Mason's Parochial Survey, 1814-19

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Clare County Library


Union of Kilmanaheen, Kilasbuglenane, Kilmacreehy, Kileilagh and Kilmoon

VII. The Education and Employment of Children, &c.

The education of the children is reading, writing, and arithmetic; very few of them learn Latin, and that in the village of Ennistymon only. The general employment of the male part, when they have ceased to go to school, is manual labour, or mechanical trade. The employment of the female part, is making coarse woollen stockings for sale; they rarely manufacture any thing else, more than what answers for their own wearing apparel, such as frize, and coarse linen, commonly called bandle-cloth.

Schools, Lancastrian System
The chapel in every parish is allowed to be a school-house. At Ennistymon, where there is no chapel, the Sessions-house answers the purpose. These are all called public schools, and are on an old established plan, reading aloud, or humming together: Mr. Lancaster has improved on this method, but his plan has not as yet made any progress in this part of the country. The quarterly salary is from two shillings to four shillings for tuition, for the rudiments two shillings, for reading, writing, and arithmetic three shillings, for those and for learning (as they called it) a course of Voster five shillings, very few instances of their getting higher. The schoolmaster at Enistymon teaches latin at 11s. 4½d. per quarter. The number of scholars is generally from 20 to 70 at each school, and varies according to the busy seasons in the year. In spring and autumn, the boys who are able to labour, are kept at home for that purpose; when their spring or autumn business is at an end, they return to school, and continue to go there until their next hurry time. At those schools, the boys and girls mix promiscuously: the number of boys generally exceed the number of girls in the proportion of about ten to one. There are no endowed schools in the union.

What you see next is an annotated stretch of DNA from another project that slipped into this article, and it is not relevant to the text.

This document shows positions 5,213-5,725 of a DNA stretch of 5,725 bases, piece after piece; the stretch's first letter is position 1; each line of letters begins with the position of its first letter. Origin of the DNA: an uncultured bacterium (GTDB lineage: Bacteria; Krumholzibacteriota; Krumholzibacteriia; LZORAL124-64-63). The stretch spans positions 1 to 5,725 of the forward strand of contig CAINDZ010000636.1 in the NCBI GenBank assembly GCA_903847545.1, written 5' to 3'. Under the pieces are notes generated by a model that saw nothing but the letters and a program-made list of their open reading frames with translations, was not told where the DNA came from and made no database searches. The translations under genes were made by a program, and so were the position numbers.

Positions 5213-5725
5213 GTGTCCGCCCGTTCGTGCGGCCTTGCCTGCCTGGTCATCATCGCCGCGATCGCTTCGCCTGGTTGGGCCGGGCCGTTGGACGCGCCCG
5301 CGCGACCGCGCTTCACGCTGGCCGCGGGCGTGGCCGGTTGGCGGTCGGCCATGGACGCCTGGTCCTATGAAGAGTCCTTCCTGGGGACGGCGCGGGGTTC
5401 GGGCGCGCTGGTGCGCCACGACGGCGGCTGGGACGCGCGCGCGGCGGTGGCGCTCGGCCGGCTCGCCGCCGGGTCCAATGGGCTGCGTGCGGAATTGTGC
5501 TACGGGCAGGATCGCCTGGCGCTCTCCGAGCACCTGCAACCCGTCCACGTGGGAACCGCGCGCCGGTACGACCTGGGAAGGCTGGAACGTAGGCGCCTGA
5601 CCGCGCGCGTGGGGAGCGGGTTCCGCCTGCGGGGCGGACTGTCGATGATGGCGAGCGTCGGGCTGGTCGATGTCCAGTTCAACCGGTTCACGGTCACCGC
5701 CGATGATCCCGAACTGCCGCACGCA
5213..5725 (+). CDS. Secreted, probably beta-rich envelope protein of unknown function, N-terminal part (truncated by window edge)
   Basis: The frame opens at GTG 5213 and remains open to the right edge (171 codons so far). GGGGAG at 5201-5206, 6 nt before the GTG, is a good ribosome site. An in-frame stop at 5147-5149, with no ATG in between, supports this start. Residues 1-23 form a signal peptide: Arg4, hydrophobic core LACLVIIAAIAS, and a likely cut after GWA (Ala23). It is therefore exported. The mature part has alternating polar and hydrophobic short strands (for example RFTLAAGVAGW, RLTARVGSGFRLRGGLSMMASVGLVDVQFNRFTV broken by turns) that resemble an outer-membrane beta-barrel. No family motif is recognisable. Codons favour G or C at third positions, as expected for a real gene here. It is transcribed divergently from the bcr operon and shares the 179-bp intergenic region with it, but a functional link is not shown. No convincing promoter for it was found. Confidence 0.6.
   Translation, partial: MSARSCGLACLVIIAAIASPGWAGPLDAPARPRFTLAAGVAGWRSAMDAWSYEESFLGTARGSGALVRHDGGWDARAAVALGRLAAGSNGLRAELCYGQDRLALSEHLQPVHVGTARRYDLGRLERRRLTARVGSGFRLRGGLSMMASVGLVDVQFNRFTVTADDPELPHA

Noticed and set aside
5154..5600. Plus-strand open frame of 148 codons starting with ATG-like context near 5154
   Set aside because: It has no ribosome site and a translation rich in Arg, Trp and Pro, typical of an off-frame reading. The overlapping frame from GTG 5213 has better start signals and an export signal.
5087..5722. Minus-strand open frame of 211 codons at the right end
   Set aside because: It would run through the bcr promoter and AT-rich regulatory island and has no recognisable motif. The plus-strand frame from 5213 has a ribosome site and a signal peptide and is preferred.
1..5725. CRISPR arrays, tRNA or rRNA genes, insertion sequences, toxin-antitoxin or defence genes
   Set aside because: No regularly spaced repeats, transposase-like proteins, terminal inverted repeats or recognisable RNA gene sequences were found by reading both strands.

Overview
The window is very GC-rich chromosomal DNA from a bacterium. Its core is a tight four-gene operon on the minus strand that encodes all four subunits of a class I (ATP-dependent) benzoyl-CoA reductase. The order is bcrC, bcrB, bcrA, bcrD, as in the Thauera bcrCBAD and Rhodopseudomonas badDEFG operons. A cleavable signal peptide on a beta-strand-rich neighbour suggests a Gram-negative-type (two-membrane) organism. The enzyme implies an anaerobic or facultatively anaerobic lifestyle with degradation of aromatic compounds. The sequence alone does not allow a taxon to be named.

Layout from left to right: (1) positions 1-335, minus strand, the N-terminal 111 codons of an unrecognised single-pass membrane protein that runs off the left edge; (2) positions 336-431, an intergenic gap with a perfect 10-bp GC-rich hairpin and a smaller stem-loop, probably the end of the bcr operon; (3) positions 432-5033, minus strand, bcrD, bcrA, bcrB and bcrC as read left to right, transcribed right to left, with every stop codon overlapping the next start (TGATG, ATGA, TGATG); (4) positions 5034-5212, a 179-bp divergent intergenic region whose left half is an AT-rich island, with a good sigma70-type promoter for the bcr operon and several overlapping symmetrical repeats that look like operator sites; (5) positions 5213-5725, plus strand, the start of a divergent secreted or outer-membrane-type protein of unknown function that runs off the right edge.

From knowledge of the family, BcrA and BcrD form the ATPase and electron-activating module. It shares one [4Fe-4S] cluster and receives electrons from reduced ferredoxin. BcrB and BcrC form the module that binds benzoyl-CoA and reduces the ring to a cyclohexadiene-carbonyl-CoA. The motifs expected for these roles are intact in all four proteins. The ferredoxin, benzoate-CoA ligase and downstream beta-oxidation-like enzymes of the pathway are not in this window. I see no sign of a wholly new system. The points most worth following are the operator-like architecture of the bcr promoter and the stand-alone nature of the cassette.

Irish MSS
Here we have no public library; but there are some few Irish manuscripts in the hands of different persons in this union, which they hold in great estimation: they had been the property of a man of the name of Laurence Healy, who died at Ennistymon in December last. After his death, his widow disposed of those manuscripts, and they are now in different hands, a selection from which may be seen in the Appendix [see below]: they are all some remains of the works of Andrew and Hugh M’Curtin, famous Irish poets and historians, and natives of the parish of Kilmacreehy, in this union. It is said that many parts of M’Curtin’s works were transcribed in English, and printed. Whether the sketch in the Appendix, or any part of it, was ever printed is not certain.

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